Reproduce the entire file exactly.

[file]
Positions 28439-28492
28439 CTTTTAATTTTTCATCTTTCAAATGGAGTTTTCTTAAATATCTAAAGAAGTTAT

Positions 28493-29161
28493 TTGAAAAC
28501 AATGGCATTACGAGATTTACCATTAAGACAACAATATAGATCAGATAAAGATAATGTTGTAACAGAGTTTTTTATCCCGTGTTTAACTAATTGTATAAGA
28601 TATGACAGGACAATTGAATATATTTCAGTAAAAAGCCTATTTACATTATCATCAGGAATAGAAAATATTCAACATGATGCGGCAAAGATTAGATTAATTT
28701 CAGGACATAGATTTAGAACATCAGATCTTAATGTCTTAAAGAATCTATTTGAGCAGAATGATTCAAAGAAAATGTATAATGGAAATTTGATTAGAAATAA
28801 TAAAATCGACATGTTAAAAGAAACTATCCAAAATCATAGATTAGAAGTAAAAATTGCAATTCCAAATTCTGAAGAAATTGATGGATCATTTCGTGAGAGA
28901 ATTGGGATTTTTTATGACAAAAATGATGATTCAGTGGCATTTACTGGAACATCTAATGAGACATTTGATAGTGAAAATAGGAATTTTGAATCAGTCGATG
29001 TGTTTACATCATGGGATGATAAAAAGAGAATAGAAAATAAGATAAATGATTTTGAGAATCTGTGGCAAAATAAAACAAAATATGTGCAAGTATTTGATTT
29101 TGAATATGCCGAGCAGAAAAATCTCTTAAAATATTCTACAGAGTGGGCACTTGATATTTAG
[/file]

Positions 28439-28492
28439 CTTTTAATTTTTCATCTTTCAAATGGAGTTTTCTTAAATATCTAAAGAAGTTAT

Positions 28493-29161
28493 TTGAAAAC
28501 AATGGCATTACGAGATTTACCATTAAGACAACAATATAGATCAGATAAAGATAATGTTGTAACAGAGTTTTTTATCCCGTGTTTAACTAATTGTATAAGA
28601 TATGACAGGACAATTGAATATATTTCAGTAAAAAGCCTATTTACATTATCATCAGGAATAGAAAATATTCAACATGATGCGGCAAAGATTAGATTAATTT
28701 CAGGACATAGATTTAGAACATCAGATCTTAATGTCTTAAAGAATCTATTTGAGCAGAATGATTCAAAGAAAATGTATAATGGAAATTTGATTAGAAATAA
28801 TAAAATCGACATGTTAAAAGAAACTATCCAAAATCATAGATTAGAAGTAAAAATTGCAATTCCAAATTCTGAAGAAATTGATGGATCATTTCGTGAGAGA
28901 ATTGGGATTTTTTATGACAAAAATGATGATTCAGTGGCATTTACTGGAACATCTAATGAGACATTTGATAGTGAAAATAGGAATTTTGAATCAGTCGATG
29001 TGTTTACATCATGGGATGATAAAAAGAGAATAGAAAATAAGATAAATGATTTTGAGAATCTGTGGCAAAATAAAACAAAATATGTGCAAGTATTTGATTT
29101 TGAATATGCCGAGCAGAAAAATCTCTTAAAATATTCTACAGAGTGGGCACTTGATATTTAG